The most popular Pashuyajna is the Ashvamedha Yajna or the horse sacrifice. According to the Yajurveda, the Hindu Kings conducted this sacrifice and the purpose was gaining of power and glory, the sovereignty over neighbouring regions, and general opulence of the territory.
The specification of the horse to be sacrificed must be a stallion and the age of the horse must be between twenty-four and hundred years. The horse is sprinkled with water, and the Adhvaryu and the sacrificer whisper mantras into its ear. If anyone stops the horse then he is cursed, and a dog is killed figurative of the punishment for the sinners.
The particular horse is then set off towards the Northeast, to roam around wherever it chooses, for the period of one year. The horse is associated with the Sun, and its yearly course. If the horse meanders around into nearby provinces aggressively to the sacrificer, they are subjugated. The wandering horse is feed by a hundred young men, sons of princes or high court officials, charged with guarding the horse from all dangers and difficulty. The king performs many rituals in the absence of the horse and after this horse returns to the kingdom other rites are executed.
The particular horse of the Ashvamedha Yajna is yoked to a golden chariot, together with three other horses, and mantra is narrated. The horse is washed and bathed, and then it is smeared with ghee by the queen and two other royal companions. The chief queen anoints the forequarters, and the others the barrel and the hind-quarters. They also decorate the horse's head, neck, and tail with golden ornaments. The sacrificer offers the horse the remains of the night's oblation of grain.
Hereafter, the horse with a hornless he-goat and a wild ox are bound to sacrificial stakes near the fire, and seventeen other animals are attached to the horse. The more the numbers of animals both tame and wild are tied to other stakes. Next the horse is killed. The main queen traditionally calls on the king's official's wives for pity and sympathy. The queens walk around the dead horse reciting mantras and hymns. The chief queen then has to mimic copulation with the dead horse, while the other queens ritually utter obscenities.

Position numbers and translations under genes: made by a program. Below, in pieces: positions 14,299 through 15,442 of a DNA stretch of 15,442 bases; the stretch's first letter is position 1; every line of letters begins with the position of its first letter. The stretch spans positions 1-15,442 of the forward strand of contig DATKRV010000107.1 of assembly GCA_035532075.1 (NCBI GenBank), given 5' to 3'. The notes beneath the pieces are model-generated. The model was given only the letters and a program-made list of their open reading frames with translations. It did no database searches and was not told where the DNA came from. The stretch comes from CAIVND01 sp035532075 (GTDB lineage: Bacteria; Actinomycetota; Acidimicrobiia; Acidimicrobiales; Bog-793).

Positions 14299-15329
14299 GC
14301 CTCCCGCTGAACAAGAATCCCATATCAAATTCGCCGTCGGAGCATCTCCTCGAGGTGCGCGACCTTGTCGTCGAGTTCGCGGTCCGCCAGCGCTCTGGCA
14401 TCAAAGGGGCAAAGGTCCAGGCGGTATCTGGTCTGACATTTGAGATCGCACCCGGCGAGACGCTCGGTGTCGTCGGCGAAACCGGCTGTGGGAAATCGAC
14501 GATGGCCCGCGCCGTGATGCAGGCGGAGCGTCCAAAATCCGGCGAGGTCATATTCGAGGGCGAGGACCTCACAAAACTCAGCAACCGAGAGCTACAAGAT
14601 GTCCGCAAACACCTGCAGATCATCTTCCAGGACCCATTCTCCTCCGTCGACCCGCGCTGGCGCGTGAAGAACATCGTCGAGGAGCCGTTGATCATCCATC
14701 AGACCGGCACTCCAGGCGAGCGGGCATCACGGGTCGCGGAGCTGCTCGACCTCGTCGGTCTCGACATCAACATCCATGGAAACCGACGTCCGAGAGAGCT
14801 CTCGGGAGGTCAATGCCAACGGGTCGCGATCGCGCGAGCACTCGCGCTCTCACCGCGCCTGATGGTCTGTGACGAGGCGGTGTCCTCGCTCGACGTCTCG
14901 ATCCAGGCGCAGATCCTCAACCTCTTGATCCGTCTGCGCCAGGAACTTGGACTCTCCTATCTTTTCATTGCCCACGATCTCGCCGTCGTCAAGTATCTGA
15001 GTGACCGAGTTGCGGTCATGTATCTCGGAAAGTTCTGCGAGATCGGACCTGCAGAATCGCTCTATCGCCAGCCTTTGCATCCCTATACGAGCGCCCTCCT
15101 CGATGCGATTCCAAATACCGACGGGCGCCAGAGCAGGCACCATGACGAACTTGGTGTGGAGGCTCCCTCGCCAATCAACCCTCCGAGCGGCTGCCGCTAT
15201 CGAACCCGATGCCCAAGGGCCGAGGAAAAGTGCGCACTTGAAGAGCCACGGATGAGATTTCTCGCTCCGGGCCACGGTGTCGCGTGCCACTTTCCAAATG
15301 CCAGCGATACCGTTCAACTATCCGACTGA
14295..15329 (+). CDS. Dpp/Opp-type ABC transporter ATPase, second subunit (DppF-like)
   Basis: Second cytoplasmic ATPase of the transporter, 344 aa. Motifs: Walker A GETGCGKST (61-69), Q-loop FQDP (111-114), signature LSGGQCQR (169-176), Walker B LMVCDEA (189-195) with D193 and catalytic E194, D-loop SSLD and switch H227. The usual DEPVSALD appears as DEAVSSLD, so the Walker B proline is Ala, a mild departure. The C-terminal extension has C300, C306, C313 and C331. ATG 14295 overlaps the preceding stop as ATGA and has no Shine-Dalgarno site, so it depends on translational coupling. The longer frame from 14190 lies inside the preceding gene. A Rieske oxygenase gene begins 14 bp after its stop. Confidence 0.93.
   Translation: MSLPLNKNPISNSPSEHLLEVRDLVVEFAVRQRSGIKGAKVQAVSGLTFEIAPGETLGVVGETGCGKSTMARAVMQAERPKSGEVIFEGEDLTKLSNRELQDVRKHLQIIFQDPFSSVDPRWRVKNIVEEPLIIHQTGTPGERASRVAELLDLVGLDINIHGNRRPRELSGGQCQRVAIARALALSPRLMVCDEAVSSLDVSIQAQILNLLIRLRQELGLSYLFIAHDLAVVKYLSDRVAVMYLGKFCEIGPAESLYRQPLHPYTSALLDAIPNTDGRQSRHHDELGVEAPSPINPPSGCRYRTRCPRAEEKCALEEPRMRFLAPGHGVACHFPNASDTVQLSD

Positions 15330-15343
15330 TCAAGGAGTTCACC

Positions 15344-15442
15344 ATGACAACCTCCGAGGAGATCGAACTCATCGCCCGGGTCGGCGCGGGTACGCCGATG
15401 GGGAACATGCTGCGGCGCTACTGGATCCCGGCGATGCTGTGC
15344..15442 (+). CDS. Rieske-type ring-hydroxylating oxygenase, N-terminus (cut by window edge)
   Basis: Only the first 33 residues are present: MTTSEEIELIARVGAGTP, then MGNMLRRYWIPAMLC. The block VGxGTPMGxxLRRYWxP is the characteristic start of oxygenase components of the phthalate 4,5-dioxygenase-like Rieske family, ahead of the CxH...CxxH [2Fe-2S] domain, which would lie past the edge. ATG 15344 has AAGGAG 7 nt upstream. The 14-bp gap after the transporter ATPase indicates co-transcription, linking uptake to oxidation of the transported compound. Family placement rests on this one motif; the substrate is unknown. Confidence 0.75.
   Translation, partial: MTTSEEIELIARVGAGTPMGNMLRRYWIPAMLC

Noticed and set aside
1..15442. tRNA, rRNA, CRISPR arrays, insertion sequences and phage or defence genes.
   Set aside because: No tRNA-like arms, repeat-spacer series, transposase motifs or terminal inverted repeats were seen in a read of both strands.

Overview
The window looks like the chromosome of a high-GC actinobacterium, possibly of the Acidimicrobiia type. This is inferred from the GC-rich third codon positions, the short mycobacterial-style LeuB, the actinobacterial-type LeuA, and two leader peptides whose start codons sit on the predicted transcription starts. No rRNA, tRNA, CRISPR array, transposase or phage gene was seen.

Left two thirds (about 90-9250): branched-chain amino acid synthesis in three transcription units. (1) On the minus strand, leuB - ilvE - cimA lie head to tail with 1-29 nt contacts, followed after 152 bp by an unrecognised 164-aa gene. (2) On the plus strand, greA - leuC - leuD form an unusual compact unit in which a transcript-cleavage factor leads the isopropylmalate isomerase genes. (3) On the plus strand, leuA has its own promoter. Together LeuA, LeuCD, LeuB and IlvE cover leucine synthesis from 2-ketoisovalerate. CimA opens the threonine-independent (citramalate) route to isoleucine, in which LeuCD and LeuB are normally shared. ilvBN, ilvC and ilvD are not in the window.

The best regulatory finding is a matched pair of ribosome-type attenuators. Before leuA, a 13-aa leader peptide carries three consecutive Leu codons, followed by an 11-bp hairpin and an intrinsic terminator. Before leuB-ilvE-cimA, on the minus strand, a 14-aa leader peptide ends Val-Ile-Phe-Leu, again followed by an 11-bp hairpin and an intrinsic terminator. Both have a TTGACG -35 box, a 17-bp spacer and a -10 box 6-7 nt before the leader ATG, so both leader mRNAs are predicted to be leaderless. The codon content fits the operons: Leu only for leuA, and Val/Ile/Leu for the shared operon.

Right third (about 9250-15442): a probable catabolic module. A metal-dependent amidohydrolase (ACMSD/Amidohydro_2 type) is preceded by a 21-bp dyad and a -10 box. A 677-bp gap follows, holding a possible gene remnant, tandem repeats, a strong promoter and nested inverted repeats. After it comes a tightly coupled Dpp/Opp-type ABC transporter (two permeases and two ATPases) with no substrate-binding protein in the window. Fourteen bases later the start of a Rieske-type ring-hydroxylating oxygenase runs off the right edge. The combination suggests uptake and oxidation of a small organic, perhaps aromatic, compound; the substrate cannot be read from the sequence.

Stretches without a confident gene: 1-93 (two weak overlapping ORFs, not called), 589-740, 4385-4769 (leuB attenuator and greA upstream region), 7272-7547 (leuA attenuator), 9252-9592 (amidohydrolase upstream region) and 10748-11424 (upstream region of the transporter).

The next morning, the Purohitas or the priests raise the queen from the place where she has spent the night with the horse. He recites the Dadhikra verse, a verse used as a purifier after obscene language. The three queens with a hundred golden, silver and copper needles point out the lines on the horse's body and cut the body parts into pieces. The horse is dissected, and its flesh roasted. Various parts are offered to several gods and personified concepts with cries of phrase 'all-hail'. The priests performing the sacrifice were rewarded with a part of the valuables won during the wandering of the horse. It is said that the rewards from the east were given to the Hotar, while the Adhvaryu a maiden (a daughter of the sacrificer) and the sacrificer's fourth wife.
In the epics the Mahabharata and Ramayana, the performances of the Ashvamedha are mentioned.